Electron microscope

The first electron microscope prototype was built in 1931 by German engineers Ernst Ruska and Max Knoll

Sigmund Freud

Sigmund Freud is commonly referred to as "the father of psychoanalysis"

Thomas Wolfe

Thomas Wolfe’s novel “Look Homeward, Angel” contained thinly disguised portrayals of many local people from his hometown

Indian Railways

Indian Railways constitutes one of the largest and busiest rail networks in the world, transporting transporting six billion passengers a year

New York Stock Exchange

The New York Stock Exchange building on Broad Street opened on April 22, 1903 and was designated a National Historic Landmark on June 2, 1978

Defense mechanism

Defense mechanisms work by changing unacceptable impulses into acceptable forms, or by unconsciously blocking such impulses, and thus reducing anxiety.

Native Americans in the United States

The first Native American group encountered by Christopher Columbus in 1492, were the Island Arawaks (more properly called the Taino)

Bermuda Triangle

The Bermuda Triangle in the Atlantic Ocean, where a number of aircraft and ships are said to have disappeared under mysterious circumstances, is also known as the Devil's Triangle


The goal of Roman crucifixion was not just death, but also dishonor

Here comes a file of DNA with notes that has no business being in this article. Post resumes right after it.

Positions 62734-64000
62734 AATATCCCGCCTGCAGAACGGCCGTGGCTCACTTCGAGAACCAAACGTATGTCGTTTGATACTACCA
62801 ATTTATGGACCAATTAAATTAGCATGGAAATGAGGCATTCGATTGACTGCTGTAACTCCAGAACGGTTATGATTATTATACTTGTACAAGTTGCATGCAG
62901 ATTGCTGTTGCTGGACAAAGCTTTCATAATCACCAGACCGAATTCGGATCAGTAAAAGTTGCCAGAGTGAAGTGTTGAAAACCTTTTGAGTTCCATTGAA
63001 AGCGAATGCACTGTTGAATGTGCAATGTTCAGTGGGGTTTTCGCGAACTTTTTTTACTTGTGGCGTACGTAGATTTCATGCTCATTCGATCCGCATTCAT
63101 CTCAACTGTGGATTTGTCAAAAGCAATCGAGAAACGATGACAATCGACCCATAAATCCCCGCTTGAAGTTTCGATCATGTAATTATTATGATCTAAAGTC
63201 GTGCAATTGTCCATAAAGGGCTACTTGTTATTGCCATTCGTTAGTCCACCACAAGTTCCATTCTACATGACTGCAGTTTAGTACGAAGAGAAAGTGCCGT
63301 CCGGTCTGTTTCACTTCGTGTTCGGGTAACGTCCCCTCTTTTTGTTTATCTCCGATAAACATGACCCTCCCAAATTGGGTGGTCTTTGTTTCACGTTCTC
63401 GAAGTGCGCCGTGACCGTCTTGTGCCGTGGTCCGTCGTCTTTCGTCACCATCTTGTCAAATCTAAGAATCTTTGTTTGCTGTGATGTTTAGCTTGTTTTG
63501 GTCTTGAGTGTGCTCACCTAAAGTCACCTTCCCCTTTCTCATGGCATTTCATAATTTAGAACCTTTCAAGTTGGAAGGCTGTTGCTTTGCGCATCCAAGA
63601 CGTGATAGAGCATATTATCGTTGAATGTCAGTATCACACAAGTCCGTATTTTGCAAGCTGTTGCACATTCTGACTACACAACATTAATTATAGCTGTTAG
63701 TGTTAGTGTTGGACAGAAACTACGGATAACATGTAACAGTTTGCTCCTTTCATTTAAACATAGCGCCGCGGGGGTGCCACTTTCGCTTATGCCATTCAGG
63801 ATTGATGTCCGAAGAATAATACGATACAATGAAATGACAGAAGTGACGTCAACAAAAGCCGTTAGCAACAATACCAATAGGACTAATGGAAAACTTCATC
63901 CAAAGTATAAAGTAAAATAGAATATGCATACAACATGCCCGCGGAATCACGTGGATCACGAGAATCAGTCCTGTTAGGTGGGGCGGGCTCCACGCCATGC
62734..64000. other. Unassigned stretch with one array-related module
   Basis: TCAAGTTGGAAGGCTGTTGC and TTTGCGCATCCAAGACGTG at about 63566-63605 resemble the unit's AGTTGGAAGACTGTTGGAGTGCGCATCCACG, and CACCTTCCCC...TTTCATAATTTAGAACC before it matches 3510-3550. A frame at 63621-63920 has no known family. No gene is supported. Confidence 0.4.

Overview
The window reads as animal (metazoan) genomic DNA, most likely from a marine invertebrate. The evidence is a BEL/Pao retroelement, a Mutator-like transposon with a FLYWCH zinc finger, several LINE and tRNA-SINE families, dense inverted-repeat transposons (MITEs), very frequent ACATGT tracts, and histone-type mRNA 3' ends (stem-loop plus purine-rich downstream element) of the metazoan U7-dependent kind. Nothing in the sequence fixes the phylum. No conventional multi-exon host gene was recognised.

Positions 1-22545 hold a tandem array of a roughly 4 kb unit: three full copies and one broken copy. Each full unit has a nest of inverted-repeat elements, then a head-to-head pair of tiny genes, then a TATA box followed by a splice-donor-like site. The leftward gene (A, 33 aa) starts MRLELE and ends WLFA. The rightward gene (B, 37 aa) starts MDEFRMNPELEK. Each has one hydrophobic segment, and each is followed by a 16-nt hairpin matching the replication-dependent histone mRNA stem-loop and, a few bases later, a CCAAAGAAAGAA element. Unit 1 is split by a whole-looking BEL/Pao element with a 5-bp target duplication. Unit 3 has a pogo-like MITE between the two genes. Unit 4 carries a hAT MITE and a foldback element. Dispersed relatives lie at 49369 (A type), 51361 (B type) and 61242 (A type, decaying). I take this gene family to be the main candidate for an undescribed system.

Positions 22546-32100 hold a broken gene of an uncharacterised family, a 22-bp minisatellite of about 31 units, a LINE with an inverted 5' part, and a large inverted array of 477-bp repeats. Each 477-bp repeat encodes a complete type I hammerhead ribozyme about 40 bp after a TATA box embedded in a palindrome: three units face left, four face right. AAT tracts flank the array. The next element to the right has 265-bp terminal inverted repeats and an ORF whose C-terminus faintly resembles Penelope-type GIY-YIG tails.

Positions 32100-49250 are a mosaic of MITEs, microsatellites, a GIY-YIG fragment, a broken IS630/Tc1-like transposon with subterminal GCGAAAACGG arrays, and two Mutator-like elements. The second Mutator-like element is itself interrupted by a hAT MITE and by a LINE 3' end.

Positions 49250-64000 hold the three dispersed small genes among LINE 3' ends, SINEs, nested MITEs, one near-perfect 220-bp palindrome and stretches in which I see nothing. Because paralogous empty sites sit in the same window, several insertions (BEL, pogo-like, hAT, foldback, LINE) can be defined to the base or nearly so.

Jozef Tiso

Jozef Tiso is regarded by some as a hero who protected Slovakia during World War II and by others as a traitor who collaborated with the Nazis


Achilles, the great warrior in Greek mythology, was educated by the centaur, Chiron

Osama bin Laden

Osama bin Laden initially denied involvement in the infamous September 11, 2001 attacks on the United States


Navajo code talkers played a significant role in the Pacific Theater of World War II


Five tribes formed the original Iroquois Confederacy, which had a constitution known as the Gayanashagowa (or "Great Law of Peace") memorized with the help of special beads called wampum

Saint Andrew

It is said that Saint Andrew, refusing to be crucified on the same type of cross as Christ because he was not worthy, was martyred on an X-shaped cross.


In Chinese thought Qi is believed to be the “life force” or “spiritual energy” that pervades the natural world


When Abiathar escaped from King Saul and fled to David he brought the sacred ephod, which he used on several occasions to provide David with crucial advice from God

Prime Minister of the United Kingdom

The Prime Minister of the UK traditionally resides at 10 Downing Street in London

Vaclav Havel

Václav Havel was the last president of Czechoslovakia and the first president of the Czech Republic

Jiang Qing

Jiang Qing, better known as Madame Mao, studied literature and drama and was a successful actress prior to marrying Chairman Mao Zedong


Pluto, considered the solar system's ninth planet since its discovery in 1930, was reclassified as a dwarf planet in 2006

Cave painting

Cave paintings probably had a religious or informational purpose rather than being purely decorative